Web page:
Social Research Methods Used in Moving the Traditional Usability Approach Towards a User-Centered Design Approach

Social Research Methods Used in Moving the Traditional Usability Approach Towards a User-Centered Design Approach

Horia D. Pitariu (Babes-Bolyai University, Romania), Daniela M. Andrei (Babes-Bolyai University, Romania) and Adriana M. Guran (Babes-Bolyai University, Romania)
DOI: 10.4018/jitwe.2009100103
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Abstract

The present chapter focuses on the idea of rethinking the concept of usability moving from the traditional view of usability expressed in the internal characteristics of the product towards usability understood as deriving from the quality of interactions between humans, their work and the web design product. Usability is not only an add-on or a final result in the design process but it is embedded as a main concern within the design process itself. Related to this perspective on usability, the authors discussed the design models which can support it and argued on the importance of using social research tools for a better understanding of the people and their needs starting with the very first stage of design. Further on the authors have provided a brief description of the most frequently used research methods in user needs analysis (interviews, focus groups and surveys) together with short guidelines in preparing and using these methods. The last part is dedicated to the illustration of user needs analysis taken from two of their research projects.
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Introduction

Usability has become a topic of great interest to researchers in the field of human computer interaction and interaction design due to an increasingly strong connection between usability and the overall success of a given product, be it an object, software or a website (Kuniavsky, 2003; Nielsen, 1993; Norman, 2002). Although researchers agree that usability does not, in itself guarantee the success of such a product (Kuniavsky, 2003; Norman, 2002), they also underline the fact that the lack of usability and a low quality user experience may contribute substantially to the failure of a product or design (Kuniavsky, 2003; Norman, 2002). Together with a substantially grown interest in usability, even though the subject did not represent the focus of design process in its starting years (Norman, 2002, Jordan, 2002) a certain trend in the conceptualization of usability can be observed as the traditionally accepted view of usability is moving towards an integrated perspective in which usability is not just an end goal or attribute of the final product but is also represented by the quality of user experience it enables. Moreover, the maturation of this concept is seen in terms of quality in software, quality in interaction and quality in value (Law, Hvannberg, & Cockton, 2008) a perspective which clearly passes over the traditional view of usability as a validating measure for the design product (Dumas & Redish, 1999).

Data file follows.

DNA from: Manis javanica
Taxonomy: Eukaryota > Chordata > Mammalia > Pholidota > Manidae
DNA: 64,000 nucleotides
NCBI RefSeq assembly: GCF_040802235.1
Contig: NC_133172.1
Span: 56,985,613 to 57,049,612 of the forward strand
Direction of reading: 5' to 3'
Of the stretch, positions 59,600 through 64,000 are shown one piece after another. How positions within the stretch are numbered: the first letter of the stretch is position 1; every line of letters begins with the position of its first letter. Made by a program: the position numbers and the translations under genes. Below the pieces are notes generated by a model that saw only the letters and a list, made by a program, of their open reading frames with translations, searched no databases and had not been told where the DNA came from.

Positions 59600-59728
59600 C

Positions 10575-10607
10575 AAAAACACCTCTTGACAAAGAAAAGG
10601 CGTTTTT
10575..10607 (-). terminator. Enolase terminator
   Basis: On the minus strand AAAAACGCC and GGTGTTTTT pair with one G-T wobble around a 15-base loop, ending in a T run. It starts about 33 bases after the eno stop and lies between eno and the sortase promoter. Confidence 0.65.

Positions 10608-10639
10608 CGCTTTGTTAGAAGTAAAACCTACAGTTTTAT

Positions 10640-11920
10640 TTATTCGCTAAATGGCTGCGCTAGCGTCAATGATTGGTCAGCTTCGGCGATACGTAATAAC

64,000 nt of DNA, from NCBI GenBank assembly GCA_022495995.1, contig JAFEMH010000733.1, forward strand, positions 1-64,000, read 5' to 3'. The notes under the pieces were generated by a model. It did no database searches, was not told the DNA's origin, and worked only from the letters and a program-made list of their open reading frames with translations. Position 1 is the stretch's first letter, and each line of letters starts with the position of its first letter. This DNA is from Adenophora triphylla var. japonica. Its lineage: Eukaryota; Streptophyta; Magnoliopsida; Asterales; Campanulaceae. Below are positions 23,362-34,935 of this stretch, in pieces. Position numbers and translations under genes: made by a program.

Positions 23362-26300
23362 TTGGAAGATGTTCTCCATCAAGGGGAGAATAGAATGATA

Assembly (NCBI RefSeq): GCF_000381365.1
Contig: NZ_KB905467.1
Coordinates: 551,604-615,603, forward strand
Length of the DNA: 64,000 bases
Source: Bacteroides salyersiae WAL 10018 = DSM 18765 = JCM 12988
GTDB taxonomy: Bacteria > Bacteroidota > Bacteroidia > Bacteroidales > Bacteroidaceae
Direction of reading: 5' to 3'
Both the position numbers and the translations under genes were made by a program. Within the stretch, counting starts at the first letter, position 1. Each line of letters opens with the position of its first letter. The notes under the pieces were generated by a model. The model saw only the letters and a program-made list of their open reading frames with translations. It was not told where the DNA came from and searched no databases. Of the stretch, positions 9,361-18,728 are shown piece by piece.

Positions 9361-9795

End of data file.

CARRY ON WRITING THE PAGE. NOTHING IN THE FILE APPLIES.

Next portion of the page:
Taking into account this shift in conceptualization, this chapter is organized around the idea of rethinking the concept of usability.This means moving from the traditional view of usability expressed in the internal characteristics of the product towards usability understood as deriving from the quality of interactions between humans, their work and the web design product (van Welie, 2001) or, in other words, from the better understanding of the user experience (Kuniavsky, 2003). More and more researchers argue that a user-centered approach or interactive design is the kind of approach that can support this conceptualization of usability (Benyon, Turner & Turner, 2005; Kuniavsky, 2003; van Welie, 2001; Brink, Gergle & Wood, 2002). As a result, usability becomes a permanent concern for researchers and designers. Moreover, designing for usability starts precisely from the first stage of web design: user needs analysis.

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